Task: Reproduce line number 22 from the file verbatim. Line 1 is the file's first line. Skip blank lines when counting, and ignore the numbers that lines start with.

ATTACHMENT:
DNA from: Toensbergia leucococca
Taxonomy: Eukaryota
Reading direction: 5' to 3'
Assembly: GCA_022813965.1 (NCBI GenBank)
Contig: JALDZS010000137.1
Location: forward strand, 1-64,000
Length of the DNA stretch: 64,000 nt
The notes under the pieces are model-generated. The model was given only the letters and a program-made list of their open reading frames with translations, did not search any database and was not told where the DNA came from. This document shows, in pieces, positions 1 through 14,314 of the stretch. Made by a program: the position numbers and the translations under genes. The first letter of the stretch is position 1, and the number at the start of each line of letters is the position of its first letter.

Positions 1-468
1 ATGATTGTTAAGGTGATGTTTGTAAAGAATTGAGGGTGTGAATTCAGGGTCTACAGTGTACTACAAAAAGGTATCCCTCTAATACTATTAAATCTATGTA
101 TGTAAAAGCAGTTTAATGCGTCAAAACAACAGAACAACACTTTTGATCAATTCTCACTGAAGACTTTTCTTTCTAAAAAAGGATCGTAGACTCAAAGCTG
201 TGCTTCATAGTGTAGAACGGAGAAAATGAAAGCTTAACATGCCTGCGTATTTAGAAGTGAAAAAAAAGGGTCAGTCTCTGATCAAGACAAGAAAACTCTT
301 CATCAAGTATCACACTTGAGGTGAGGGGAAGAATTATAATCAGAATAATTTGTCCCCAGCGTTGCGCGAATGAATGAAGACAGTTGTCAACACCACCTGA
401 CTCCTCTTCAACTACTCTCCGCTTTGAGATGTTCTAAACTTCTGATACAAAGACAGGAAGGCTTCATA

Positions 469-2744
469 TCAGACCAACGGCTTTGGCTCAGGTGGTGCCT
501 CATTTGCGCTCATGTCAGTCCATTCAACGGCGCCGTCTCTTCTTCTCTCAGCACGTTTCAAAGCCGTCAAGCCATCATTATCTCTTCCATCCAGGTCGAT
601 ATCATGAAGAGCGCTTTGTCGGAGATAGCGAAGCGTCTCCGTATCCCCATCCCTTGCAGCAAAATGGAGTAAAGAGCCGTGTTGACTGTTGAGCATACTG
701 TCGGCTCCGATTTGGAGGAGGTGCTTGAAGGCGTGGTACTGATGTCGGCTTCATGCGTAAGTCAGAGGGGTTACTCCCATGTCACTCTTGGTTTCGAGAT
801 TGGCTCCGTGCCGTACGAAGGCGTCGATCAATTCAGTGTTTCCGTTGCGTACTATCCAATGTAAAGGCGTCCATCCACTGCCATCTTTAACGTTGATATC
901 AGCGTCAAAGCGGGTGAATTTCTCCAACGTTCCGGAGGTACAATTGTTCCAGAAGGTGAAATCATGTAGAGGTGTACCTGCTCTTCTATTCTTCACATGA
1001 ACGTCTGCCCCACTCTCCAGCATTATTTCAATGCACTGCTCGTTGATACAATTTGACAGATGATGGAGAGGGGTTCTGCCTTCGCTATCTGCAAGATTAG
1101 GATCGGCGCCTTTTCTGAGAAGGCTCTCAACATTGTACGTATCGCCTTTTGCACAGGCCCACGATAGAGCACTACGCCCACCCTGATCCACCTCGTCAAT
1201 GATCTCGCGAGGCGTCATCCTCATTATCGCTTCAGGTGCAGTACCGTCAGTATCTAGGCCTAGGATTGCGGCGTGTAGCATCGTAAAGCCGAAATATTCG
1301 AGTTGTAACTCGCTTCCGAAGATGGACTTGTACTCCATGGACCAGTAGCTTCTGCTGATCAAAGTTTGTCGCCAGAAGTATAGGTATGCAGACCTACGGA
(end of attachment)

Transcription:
1001 ACGTCTGCCCCACTCTCCAGCATTATTTCAATGCACTGCTCGTTGATACAATTTGACAGATGATGGAGAGGGGTTCTGCCTTCGCTATCTGCAAGATTAG